Wait, is it over? I think it’s over. Let me check … yes, 2020 has officially left the building! We’re free to plan something better!!
Of course, nature doesn’t care that we humans think of January as the beginning of a new year. COVID-19, climate change, systemic racism, and other deplorable realities aren’t going to check their calendars and stop in their tracks.
Nevertheless, just the idea of a fresh slate is psychologically powerful. Making New Year’s resolutions is a great way to reset our minds and hearts—especially after a year like the one we’ve just had.
I’ve spent most of my life studying the way people set and achieve goals. Based on what I know from social science, coaching, and personal experience, I’ve decided to set the most effective, useful resolutions possible for 2021:
- Do less
- Fail more
You might want to join me.
To most people, this sounds odd, maybe even sacrilegious. Shouldn’t we be doing more, and failing less? That’s certainly what our culture advises. But research shows that most resolutions fail because we try to do too much at a time and insist on immediate success. We lurch into action, pushing ourselves so hard we ultimately can’t sustain the effort. Then, when we can’t achieve our lofty goals, we go into death-spirals of shame and self-recrimination.
Many people—including yours truly—never even start toward some goals because the specter of overwork and the fear of failure paralyze us before we begin. The solution isn’t to try harder. It’s to take smaller steps and expect setbacks (do less, fail more).
We’re wired to function this way. When you were a baby, you didn’t learn to walk by winning a marathon. You took a few steps, fell down a lot, and gradually improved. Now you stride confidently around your stomping ground, only falling down on special occasions, such as meeting a blind date or speaking in public.
I’m kidding … but not really. The more important the event, the more helpful it is to break goals into tiny steps and allow ourselves to fail without shame or blame. Here are some concrete instructions:
HOW TO DO LESS: TAKE TURTLE STEPS
Whatever your New Year’s resolution, I suggest breaking it into “turtle steps.” These are even smaller than baby steps. A turtle step, as I define it, is a step that takes you toward your ultimate goal, but is so tiny you could do it easily on your worst day. A day when the water heater breaks, your entire family has chickenpox, and the dog needs surgery because he ate your neighbor’s Rolex.
Without turtle steps, I would never have become a writer. Though I’ve published several books, I’ve only written paragraphs. If I ever sat down to write a book, I’d pass out cold—it’s just too much. But even on my worst day I can squeeze out a paragraph. On an average day I might write many paragraphs, take many turtle steps. But I never set my sights far beyond that first step, that one tiny goal.
There’s abundant research showing that people are more likely to succeed by taking small steps than large ones. And the data are even more convincing when it comes to failure. When we embrace the probability that we won’t always get everything right, success is just around the corner.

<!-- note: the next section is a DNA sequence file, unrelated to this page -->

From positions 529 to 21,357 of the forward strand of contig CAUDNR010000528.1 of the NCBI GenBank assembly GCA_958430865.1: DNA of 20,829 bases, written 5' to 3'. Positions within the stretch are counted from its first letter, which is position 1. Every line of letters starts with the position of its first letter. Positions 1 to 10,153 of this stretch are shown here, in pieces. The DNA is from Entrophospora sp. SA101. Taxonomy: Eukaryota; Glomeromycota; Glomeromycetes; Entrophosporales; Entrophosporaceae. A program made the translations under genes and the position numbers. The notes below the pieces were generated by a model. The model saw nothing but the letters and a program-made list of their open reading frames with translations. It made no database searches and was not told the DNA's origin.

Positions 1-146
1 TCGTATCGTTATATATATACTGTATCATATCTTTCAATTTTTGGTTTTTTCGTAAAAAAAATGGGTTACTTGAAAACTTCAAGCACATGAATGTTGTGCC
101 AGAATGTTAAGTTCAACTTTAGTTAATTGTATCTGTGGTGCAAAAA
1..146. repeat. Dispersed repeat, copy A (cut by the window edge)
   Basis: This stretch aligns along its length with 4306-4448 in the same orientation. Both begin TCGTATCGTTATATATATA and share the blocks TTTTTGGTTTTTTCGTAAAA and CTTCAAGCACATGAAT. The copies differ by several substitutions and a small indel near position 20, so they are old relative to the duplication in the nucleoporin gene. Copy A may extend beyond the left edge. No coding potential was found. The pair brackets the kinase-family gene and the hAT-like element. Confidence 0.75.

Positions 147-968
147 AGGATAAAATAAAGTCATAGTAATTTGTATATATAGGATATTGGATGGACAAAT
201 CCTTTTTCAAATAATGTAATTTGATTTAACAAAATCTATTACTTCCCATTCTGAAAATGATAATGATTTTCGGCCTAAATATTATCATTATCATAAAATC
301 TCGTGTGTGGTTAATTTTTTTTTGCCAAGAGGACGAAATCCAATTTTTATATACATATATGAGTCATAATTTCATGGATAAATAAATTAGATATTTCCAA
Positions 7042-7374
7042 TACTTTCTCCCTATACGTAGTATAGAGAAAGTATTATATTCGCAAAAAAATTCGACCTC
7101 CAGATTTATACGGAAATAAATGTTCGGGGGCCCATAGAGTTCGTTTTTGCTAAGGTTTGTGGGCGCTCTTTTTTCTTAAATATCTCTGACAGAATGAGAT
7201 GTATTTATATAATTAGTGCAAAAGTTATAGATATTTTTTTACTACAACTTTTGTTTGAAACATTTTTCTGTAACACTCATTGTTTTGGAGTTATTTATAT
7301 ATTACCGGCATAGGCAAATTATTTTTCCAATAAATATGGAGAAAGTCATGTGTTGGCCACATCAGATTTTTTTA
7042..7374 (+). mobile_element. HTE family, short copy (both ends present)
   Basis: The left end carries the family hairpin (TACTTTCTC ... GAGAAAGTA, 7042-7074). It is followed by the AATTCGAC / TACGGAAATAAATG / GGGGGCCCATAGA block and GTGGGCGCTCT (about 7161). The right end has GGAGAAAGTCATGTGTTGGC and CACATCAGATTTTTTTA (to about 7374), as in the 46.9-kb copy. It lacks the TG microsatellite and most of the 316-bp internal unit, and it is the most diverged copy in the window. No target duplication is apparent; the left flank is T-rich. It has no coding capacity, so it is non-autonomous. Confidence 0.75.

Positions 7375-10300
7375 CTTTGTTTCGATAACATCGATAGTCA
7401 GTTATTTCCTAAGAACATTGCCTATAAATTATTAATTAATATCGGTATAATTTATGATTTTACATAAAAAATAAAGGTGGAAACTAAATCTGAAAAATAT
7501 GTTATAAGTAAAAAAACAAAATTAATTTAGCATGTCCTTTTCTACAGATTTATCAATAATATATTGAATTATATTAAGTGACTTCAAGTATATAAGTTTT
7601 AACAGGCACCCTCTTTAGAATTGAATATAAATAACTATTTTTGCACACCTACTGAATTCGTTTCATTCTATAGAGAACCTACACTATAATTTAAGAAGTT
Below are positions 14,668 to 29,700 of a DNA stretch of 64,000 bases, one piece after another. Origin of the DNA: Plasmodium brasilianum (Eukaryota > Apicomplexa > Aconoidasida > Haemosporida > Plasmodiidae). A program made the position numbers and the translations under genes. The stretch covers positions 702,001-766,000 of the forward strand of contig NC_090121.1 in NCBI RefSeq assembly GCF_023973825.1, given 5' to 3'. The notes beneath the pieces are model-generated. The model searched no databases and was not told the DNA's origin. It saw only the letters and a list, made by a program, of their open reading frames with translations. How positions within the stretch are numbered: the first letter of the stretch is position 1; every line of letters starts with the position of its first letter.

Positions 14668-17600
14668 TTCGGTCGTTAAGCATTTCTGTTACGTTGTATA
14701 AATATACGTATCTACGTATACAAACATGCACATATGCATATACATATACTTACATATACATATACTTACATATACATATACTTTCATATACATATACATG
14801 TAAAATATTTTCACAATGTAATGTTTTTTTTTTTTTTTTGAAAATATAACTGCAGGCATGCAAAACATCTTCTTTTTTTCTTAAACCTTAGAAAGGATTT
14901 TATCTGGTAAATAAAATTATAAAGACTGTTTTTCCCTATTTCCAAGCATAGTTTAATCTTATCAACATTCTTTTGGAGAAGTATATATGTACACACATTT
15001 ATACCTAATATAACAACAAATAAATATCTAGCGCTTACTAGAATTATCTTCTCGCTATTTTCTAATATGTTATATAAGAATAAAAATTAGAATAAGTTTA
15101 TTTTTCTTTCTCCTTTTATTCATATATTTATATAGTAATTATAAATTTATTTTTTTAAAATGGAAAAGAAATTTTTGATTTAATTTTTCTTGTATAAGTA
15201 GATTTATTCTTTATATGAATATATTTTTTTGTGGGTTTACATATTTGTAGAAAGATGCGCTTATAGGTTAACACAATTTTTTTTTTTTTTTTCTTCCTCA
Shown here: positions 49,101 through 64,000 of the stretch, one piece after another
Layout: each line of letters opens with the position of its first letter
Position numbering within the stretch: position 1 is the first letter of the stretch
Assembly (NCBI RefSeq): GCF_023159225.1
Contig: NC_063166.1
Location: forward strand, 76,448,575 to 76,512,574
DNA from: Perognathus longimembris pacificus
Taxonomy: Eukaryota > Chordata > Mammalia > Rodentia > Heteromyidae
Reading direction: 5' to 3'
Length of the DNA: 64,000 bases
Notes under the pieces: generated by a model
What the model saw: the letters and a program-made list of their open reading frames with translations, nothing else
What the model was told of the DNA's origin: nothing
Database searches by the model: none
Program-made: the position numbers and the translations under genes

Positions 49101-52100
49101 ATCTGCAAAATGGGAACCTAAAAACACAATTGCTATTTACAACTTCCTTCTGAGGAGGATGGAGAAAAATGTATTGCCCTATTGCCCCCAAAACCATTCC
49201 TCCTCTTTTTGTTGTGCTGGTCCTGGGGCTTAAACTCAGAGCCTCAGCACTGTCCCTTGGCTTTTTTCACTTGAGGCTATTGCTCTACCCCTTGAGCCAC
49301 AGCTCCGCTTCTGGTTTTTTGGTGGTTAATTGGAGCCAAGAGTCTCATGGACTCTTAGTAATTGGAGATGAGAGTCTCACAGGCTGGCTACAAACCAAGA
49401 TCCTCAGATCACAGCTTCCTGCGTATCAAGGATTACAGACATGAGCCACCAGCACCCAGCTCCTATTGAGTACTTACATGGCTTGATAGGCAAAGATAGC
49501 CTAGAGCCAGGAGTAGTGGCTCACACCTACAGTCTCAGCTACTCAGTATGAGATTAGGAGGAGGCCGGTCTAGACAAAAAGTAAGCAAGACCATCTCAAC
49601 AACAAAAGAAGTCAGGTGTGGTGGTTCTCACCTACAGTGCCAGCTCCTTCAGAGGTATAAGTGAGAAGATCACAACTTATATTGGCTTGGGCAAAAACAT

HOW TO FAIL MORE: EMBRACING IMPERFECTION
In college, I studied Chinese very hard, almost always in classrooms, busting a gut not to get anything wrong. Then, when I had a toddler who was just learning to talk, I lived in Japan for awhile. I hired a tutor who spoke no English. She used to laugh so hard at my attempts to speak her language that I thought she might rupture something. I didn’t care. I’d decided that if something was worth doing, it was worth doing badly. If it was okay for my 18-month-old to make grammatical mistakes, it was okay for me, too. Within six weeks I felt more comfortable in Japanese than I’d ever been in Chinese, despite years of jaw-clenching effort.
Studies show that if children are told they’re very smart and capable, they actually become fearful of trying new things—they don’t want to mar their own lustrous image. But if adults tell a child, “I see how hard you’re trying, and you’re always willing to try again,” the kids become more adventurous and experimental. In the course of trying and failing repeatedly, they gain skills—and also the confidence that eventually, they can get things to work out for them. The willingness to fail is a crucial stepping stone to success.
WHATEVER YOU DO IN 2021, YOU CAN DO IT IN PEACE
Author Melodie Beattie wrote one of my favorite reminders about doing less and failing more: “At no day, no hour, no time are you required to do more than you can do in peace.” This is how you can gauge whether you’re doing little enough, and failing often enough, to really improve your life. If you’re not in peace, take smaller steps—and be proud of every single one. Be even prouder when you try and fail, knowing that you’ll learn far more from getting a few things wrong than from insisting you’re always right.
I don’t know what 2021 will bring. But if it’s even remotely similar to 2020, we’ll need to play it smart. And I know that doing less and failing more will help us face whatever happens with steadiness, kindness, skill, and good cheer.